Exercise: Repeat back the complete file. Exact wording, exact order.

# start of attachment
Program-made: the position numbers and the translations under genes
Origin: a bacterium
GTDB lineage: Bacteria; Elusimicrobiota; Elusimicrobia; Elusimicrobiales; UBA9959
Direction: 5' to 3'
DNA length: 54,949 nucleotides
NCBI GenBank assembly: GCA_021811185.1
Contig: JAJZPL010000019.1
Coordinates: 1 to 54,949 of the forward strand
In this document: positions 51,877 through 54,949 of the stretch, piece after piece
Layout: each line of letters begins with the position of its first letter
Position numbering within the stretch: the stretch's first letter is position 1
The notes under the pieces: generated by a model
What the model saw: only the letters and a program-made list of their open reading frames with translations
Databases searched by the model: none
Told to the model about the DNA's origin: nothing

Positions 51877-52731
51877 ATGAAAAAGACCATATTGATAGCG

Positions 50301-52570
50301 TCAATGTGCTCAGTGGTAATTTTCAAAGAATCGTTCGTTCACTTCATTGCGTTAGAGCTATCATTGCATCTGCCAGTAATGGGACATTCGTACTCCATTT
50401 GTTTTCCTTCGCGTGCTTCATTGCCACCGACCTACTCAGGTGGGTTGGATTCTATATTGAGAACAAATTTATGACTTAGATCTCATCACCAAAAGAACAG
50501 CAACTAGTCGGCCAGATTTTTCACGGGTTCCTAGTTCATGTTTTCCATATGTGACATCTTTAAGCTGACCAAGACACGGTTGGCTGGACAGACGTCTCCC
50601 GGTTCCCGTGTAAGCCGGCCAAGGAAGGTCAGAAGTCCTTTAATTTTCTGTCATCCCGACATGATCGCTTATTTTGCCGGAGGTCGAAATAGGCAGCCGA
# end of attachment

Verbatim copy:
Program-made: the position numbers and the translations under genes
Origin: a bacterium
GTDB lineage: Bacteria; Elusimicrobiota; Elusimicrobia; Elusimicrobiales; UBA9959
Direction: 5' to 3'
DNA length: 54,949 nucleotides
NCBI GenBank assembly: GCA_021811185.1
Contig: JAJZPL010000019.1
Coordinates: 1 to 54,949 of the forward strand
In this document: positions 51,877 through 54,949 of the stretch, piece after piece
Layout: each line of letters begins with the position of its first letter
Position numbering within the stretch: the stretch's first letter is position 1
The notes under the pieces: generated by a model
What the model saw: only the letters and a program-made list of their open reading frames with translations
Databases searched by the model: none
Told to the model about the DNA's origin: nothing

Positions 51877-52731
51877 ATGAAAAAGACCATATTGATAGCG

Positions 50301-52570
50301 TCAATGTGCTCAGTGGTAATTTTCAAAGAATCGTTCGTTCACTTCATTGCGTTAGAGCTATCATTGCATCTGCCAGTAATGGGACATTCGTACTCCATTT
50401 GTTTTCCTTCGCGTGCTTCATTGCCACCGACCTACTCAGGTGGGTTGGATTCTATATTGAGAACAAATTTATGACTTAGATCTCATCACCAAAAGAACAG
50501 CAACTAGTCGGCCAGATTTTTCACGGGTTCCTAGTTCATGTTTTCCATATGTGACATCTTTAAGCTGACCAAGACACGGTTGGCTGGACAGACGTCTCCC
50601 GGTTCCCGTGTAAGCCGGCCAAGGAAGGTCAGAAGTCCTTTAATTTTCTGTCATCCCGACATGATCGCTTATTTTGCCGGAGGTCGAAATAGGCAGCCGA